• The Cross and the Star
It deals with, nominally, the efforts (or lack thereof) by Christians to prevent the Holocaust. In fact, it wanders over several topics—the roots of anti-Semitism in Christian doctrine and scholarship, the Holocaust in general, how faith survives in the face of unspeakable horror, and the heroic efforts of ordinary people of all faiths to combat Nazi atrocities, among others. To boot, it kicks off with an incredibly polemic tone, apparently blaming anti-Semitism on Christian theology. Admittedly there's something in that (see the controversy spawned by The Passion of the Christ for an example), but there are other societal and economic roots of anti-Semitism as well, some of which may be more important than the religious aspect.
This overload of information, some of which is fairly disconnected, gives the film a "throw it all against the wall and see what sticks" feel. There's a lot of good information in here, but it could have been presented better, and the film's only 55 minutes long to begin with. They really need to make up their mind about Pope Pius XII, too. First he's an evil Nazi co-conspirator, then he's heroically helping Jews escape the Nazis. So—which one was it?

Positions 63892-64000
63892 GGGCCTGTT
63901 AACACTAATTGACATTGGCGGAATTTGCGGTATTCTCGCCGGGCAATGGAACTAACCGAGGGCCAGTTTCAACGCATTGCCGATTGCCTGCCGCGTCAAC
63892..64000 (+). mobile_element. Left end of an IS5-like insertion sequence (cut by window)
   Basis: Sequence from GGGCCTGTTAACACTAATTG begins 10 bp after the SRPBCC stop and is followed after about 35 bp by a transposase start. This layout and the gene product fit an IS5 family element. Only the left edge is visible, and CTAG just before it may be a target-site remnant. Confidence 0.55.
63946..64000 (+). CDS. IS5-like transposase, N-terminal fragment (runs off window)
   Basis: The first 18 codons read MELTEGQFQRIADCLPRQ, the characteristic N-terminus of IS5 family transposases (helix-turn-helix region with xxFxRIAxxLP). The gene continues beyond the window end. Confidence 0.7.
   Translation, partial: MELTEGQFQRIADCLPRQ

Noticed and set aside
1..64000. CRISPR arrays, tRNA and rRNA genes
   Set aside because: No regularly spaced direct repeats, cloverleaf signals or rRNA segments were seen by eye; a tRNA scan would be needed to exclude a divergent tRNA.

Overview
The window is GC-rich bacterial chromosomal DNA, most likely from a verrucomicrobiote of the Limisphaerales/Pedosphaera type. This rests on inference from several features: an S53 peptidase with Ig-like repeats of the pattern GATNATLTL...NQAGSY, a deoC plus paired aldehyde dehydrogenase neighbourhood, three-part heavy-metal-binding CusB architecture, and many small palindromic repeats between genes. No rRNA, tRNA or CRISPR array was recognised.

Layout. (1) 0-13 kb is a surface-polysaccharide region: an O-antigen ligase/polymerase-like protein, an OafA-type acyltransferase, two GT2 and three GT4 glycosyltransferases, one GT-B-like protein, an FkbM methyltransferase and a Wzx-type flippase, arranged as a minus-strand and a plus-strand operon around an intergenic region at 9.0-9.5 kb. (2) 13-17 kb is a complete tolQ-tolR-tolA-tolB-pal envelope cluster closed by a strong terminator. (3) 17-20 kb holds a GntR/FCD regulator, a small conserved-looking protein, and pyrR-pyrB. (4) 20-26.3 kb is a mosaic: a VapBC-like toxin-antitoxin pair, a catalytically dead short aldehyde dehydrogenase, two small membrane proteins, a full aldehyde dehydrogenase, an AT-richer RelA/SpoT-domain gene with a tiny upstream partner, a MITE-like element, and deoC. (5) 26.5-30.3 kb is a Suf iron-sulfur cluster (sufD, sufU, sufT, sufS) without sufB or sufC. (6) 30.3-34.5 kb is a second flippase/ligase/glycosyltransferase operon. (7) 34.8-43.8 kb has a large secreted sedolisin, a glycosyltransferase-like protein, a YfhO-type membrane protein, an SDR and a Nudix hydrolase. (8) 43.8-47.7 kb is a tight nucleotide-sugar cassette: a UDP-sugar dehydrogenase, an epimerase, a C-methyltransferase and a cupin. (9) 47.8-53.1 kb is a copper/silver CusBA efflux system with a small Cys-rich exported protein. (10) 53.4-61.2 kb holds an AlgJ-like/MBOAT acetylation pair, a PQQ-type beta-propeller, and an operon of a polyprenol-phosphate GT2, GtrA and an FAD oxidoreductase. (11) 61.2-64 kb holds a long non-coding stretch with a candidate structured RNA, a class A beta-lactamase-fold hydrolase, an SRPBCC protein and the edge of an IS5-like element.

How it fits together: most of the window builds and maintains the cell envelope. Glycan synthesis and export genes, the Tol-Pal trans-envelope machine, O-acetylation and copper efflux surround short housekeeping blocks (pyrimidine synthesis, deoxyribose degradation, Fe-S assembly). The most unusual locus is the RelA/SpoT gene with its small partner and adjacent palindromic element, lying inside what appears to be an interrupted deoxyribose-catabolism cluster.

All is saved, though, by the presence of Rabbi Harold Kushner, the author of "When Bad Things Happen to Good People." Here's all you need to know about Rabbi Kushner: if he says only two sentences in your documentary, they'll be the most thoughtful and memorable two sentences in the whole shebang.
Disc Three also contains a short film by Michalczyk, "A Window Into the Camps," which is just B-roll footage of several concentration camps shot for Nazi Medicine, with text commentary about the camps and their history. It's a small touch, but an appreciated one. All discs have a short collection of historical stills called "Inside the Third Reich." They appear to be hand-tinted black and white photographs, and there aren't very many of them.
All in all, this is a solid but highly specialized collection. It's a quality view for real students of history who are interested in exploring very specific facets of the Nazi era. For everyone else, though, there are probably better starting places for an exploration of the 20th Century's darkest hours.